Disney Readies Blitz on China with New Hong Kong Theme Park
HONG KONG — Disney officially opens its new Hong Kong theme park on Monday, bringing a slice of the Magic Kingdom to the Middle Kingdom with a careful blend of American showmanship and Chinese characteristics.
With just days to go, Mickey mania is nearing fever pitch in this crowded city of nearly seven million people on China’s southern coast. Disney kitsch, from mouse-ear caps to crystal Mickey Mouse statuettes, is on sale across town.
Thousands of journalists and tourists are descending on Hong Kong for the opening, which could be one of the biggest media events in the city since the former British colony was handed back to China in 1997.
Chinese Vice President Zeng Qinghong is even coming from Beijing to open the park, Disney’s first in China and its second in Asia after Japan.
“For Hong Kong people, we’re just proud to have a Disneyland,” said Grace Chan as she sat on a bench at the park, fanning herself on a recent, sweltering rehearsal day.
High hopes are riding on the joint venture between Disney and the Hong Kong government. The park cost $1.8 billion to build plus another $2 billion or so to reclaim land for the project and build roads and other public services.
For Walt Disney Co., it is a bold bid to gain a bigger foothold in the vast China market, where it has lagged other global entertainment giants and the government is keen to keep foreign media influences under tight control.
The American icon has been working to build its brand in China, even partnering “Youth Palaces” run by China’s Communist Youth League to build awareness of its characters. But its presence on the mainland is limited to some syndicated TV programing partnerships.
By comparison, rivals like News Corp., Time Warner, Viacom and Sony Corp. operate a hodgepodge of ventures from TV stations to programing joint partnerships and movie theatres.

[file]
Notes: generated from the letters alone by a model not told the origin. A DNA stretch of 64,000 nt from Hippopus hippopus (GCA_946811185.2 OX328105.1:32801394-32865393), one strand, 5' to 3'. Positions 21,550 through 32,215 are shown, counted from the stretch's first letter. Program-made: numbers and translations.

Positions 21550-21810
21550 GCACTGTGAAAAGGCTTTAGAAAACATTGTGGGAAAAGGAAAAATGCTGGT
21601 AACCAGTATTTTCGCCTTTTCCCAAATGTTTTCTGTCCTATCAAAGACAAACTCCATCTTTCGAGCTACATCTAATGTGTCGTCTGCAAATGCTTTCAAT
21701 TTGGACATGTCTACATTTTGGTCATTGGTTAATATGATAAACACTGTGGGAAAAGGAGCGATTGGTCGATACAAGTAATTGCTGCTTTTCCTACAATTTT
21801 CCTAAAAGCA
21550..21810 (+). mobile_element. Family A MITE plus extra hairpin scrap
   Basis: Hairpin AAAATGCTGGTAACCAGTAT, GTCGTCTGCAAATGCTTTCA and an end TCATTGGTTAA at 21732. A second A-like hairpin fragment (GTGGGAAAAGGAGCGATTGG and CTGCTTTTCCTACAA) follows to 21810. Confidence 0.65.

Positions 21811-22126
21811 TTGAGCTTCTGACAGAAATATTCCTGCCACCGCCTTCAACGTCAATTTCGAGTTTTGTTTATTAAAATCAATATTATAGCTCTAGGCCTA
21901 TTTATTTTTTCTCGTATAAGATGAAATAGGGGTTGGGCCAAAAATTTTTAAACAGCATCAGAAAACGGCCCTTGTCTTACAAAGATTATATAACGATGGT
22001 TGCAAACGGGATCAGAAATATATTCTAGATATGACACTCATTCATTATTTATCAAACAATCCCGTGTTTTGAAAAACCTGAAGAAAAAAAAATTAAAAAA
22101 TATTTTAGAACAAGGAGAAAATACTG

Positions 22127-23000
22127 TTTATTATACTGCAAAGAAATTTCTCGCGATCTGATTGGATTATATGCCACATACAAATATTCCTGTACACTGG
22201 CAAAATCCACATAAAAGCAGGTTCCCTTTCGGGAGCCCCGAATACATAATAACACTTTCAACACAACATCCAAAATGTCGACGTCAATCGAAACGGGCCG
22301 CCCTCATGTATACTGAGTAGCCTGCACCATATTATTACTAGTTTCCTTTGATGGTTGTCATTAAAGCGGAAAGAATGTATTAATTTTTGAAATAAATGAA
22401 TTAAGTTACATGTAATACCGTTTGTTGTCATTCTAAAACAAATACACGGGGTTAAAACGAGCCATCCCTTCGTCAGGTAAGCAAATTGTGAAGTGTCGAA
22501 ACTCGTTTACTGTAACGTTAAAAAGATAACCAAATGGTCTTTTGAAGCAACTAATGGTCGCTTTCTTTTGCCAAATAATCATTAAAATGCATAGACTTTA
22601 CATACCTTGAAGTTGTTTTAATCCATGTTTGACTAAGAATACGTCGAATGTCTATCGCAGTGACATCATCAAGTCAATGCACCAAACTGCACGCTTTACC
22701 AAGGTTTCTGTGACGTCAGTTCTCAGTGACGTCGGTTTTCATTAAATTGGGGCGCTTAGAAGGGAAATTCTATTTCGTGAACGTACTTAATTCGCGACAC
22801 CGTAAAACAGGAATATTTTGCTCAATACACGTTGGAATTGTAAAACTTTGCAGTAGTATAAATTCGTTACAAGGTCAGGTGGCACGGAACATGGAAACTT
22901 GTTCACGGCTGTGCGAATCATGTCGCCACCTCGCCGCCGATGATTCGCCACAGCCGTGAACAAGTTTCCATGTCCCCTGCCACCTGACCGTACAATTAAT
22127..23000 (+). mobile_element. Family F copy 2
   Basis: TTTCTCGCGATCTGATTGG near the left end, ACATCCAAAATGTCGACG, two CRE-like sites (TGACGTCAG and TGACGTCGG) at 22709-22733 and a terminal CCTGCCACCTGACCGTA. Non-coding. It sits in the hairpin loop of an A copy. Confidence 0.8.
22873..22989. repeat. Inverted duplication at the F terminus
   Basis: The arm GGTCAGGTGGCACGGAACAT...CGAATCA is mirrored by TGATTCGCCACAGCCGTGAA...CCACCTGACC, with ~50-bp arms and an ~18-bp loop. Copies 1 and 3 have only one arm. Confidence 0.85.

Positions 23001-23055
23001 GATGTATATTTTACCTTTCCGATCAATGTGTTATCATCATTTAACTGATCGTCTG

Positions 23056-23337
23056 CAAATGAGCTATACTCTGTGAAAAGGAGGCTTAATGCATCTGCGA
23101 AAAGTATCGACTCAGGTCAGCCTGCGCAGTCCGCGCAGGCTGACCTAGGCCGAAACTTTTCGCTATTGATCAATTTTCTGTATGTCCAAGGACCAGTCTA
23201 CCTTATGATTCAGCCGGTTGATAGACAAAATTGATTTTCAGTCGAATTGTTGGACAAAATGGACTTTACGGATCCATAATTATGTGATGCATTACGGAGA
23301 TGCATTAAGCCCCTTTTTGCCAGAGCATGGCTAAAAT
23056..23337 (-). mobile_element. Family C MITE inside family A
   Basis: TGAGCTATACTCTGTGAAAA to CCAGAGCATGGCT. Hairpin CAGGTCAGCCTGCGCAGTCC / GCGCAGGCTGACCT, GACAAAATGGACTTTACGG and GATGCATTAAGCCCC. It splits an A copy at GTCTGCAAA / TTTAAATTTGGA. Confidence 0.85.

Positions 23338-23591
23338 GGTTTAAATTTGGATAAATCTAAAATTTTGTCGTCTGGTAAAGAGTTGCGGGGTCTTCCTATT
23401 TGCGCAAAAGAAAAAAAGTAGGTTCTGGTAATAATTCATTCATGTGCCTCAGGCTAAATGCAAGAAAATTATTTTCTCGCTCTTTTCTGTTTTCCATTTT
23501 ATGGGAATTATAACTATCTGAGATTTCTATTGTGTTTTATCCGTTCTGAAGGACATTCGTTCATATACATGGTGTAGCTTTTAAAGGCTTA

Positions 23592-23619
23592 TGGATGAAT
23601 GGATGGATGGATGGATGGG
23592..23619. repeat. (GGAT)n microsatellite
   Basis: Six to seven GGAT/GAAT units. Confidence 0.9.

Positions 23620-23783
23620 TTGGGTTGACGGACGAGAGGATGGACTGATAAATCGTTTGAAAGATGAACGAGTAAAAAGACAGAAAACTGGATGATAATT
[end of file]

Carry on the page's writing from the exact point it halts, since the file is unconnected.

For Hong Kong, the park is expected to create thousands of jobs, boost retail sales and tourism and help the territory re-fashion itself as a more family-friendly vacation destination.
Hong Kong Disneyland is expected to draw 5.6 million visitors in its first year, with a third from China, strolling down its Main Street U.S.A. and lining up for rides like Space Mountain.
The park, which looks like it was transplanted from California, has gone out of its way to make itself attractive to a Chinese audience.
Designers consulted “feng shui” geomancy masters to ensure that “qi,” or natural energy, flows properly through the area.
Alice, of Wonderland fame, sings and speaks in Cantonese, as do other characters. And at restaurants like Tomorrowland’s Comet Cafe, hungry park-goers can dine on Chinese comfort food such as dim sum, beef noodle soup and roast duck (sorry Donald!).
But Disney and the government have not escaped criticism.
During practice runs, some patrons complained of having to wait hours for rides, and environmentalists say its nightly fireworks show will worsen the city’s air pollution problem.
Concerned scholars say they found dangerous sweatshop conditions in some of the factories in China where Disney products are made. The company has pledged to investigate.
The Hong Kong government, which has a 57 percent stake in the park, has been accused of giving up too much in its negotiations with Disney, while other critics fear the company could open another park in Shanghai in a few years, undercutting profits.
Ironically, the park’s efforts to cater to the local audience even came under fire when it put shark’s fin soup on the menu for wedding banquets. The dish, considered a delicacy by Chinese, was withdrawn after protests by conservationists.
Visitors also have complained the park is too small and, at HK$350 per day for adults, too expensive.
The group Disney Hunter, which has a litany of complaints about the company and the new park, is planning an anti-Disney opening party outside the park on Sunday, an organizer said.
“It’s the last chance before the opening of Disneyland to express our opposition,” said co-founder Susanna Lee.